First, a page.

It may be that Felicity simply can’t talk about the universal problems that beset a college student, because those problems don’t exist. Unlike middle and high school emotional traumas, college problems are not ingrained into the collective American psyche; no matter what happens, some portion of the audience will envy Felicity her privilege — the fact that she can choose between Stanford and UNY, and that she rarely worries about money. (In the first season, this potential discontent was represented by Elena, on scholarship and fiercely ashamed of it; the rumor among Felicity‘s fanbase is that “angry Elena” will be more in evidence this season.) But it’s also true that the show has not always effectively presented serious topics. Neither the date-rape nor the gambling addiction stories were particularly believable. The Elena-sleeps-with-her-professor plotline, dropped at the beginning of the second season, served mostly to trivialize Elena’s dedication to her studies. Even though Elena told Noel the professor raised her grade after their affair, the show didn’t bother to plumb the possible ethical implications of such a relationship — or even how having her grade changed might have affected proud Elena’s self-esteem.

In that sense, the change from serious drama to light comedy may be a wise move, given that Felicity currently follows Dawson’s Creek, Hour of Teenage Angst, on the WB’s schedule. But in changing the show’s tone, the creators have moved away from the concept that there are certain coming-of-age issues that can only be explored in a collegiate setting. Except for occasional references to seminar and fraternity parties, Felicity and her friends could be living in the same fictional world as Jack & Jill, another light WB comedy, whose characters are all in their mid-20s.

The most significant plotline lost in the attitude shift was the one concerning Felicity’s own academic aspirations. She originally planned be a pre-med student at Stanford and follow in her father’s footsteps, but realized, once she arrived at UNY, that she really wanted to study art. The medicine vs. art storyline, while risky — it was sometimes hard to feel sympathy for Felicity — was something that could actually concern a college student (I had several friends at my pre-med-intensive college struggling with the same decision). Felicity’s now in her junior year; at most schools, she’d be taking mostly classes in her major. Yet the new season shows her hardly going to class at all. The internal debate — whether to follow the “sensible” path her parents expected of her, or strike out on her own creatively — seems to have been solved, or at least not considered comic enough to fit in with the new tone.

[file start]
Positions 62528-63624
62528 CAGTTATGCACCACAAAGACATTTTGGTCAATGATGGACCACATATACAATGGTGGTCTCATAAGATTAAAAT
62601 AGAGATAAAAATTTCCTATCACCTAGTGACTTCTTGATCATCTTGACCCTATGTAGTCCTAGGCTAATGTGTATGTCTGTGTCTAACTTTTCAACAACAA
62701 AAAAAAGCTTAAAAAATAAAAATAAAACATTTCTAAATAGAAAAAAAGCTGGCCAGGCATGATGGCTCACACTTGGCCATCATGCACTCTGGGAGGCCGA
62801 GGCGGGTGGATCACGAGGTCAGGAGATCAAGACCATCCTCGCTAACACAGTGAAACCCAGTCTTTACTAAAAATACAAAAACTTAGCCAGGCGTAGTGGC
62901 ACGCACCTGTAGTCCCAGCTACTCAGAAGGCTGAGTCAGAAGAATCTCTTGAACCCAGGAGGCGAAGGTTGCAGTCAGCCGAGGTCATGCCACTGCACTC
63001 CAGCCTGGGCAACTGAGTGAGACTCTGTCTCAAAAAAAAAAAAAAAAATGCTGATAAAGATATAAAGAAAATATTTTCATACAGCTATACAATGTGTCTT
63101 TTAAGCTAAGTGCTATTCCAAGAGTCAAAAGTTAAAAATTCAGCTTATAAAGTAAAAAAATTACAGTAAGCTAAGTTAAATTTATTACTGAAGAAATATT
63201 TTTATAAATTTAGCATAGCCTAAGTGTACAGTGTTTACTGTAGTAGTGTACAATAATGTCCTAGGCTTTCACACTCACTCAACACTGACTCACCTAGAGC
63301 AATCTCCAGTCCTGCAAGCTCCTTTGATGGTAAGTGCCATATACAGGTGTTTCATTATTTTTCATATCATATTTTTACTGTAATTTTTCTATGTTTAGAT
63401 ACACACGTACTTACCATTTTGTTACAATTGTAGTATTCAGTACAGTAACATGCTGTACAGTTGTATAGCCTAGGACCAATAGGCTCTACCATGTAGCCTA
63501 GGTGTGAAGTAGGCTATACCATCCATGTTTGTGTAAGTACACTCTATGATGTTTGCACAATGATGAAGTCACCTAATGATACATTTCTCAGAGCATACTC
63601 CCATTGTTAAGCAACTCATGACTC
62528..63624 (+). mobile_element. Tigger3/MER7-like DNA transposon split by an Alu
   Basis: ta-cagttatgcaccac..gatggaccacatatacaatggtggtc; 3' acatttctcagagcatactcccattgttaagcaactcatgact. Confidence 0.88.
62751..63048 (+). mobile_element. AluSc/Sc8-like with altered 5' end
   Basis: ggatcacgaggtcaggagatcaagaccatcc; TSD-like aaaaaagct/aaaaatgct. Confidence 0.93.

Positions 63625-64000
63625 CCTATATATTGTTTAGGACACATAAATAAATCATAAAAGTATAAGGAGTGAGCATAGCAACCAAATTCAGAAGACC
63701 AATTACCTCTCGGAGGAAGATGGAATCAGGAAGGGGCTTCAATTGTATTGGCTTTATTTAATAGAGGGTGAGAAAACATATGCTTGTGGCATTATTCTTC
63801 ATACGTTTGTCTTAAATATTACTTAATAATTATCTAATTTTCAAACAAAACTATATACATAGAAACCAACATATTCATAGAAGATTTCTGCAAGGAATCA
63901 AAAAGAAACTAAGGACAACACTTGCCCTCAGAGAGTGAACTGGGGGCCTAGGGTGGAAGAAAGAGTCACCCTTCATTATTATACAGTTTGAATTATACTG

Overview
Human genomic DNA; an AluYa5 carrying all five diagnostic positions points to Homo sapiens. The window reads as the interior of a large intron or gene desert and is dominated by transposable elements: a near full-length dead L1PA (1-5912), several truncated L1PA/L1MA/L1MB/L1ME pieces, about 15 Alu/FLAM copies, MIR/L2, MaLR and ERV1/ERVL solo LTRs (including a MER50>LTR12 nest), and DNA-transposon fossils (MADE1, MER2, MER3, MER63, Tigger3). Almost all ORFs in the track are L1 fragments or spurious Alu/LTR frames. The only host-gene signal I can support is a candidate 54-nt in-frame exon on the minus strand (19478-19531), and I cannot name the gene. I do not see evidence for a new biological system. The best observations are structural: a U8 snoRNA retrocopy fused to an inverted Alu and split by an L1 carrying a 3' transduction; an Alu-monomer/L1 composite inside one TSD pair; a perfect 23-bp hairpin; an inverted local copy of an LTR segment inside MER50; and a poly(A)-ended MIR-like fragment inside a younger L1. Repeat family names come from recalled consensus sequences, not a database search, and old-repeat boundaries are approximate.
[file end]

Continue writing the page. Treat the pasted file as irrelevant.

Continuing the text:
In theory, there’s no reason why a university wouldn’t make a good setting for a television series, comic or serious. The endless backbiting, the ritual tensions around tenure decisions, the endless juicy plotlines that could result from a frustrated professor, a nubile student, and a sexual harassment lawsuit — just read Jane Smiley’s comic novel Moo or any issue of Lingua Franca for the possibilities. But Felicity‘s main characters don’t include a single professor or administrator. In focusing solely on Felicity and her friends Felicity fits into the WB group-of-young-beautiful-people mold. It’s a cute show, with some endearing and some irritating characters, and it’s fun to watch. But it has a much richer field to till, and could become more compelling and unusual than the writers seem to realize.

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//Mixed media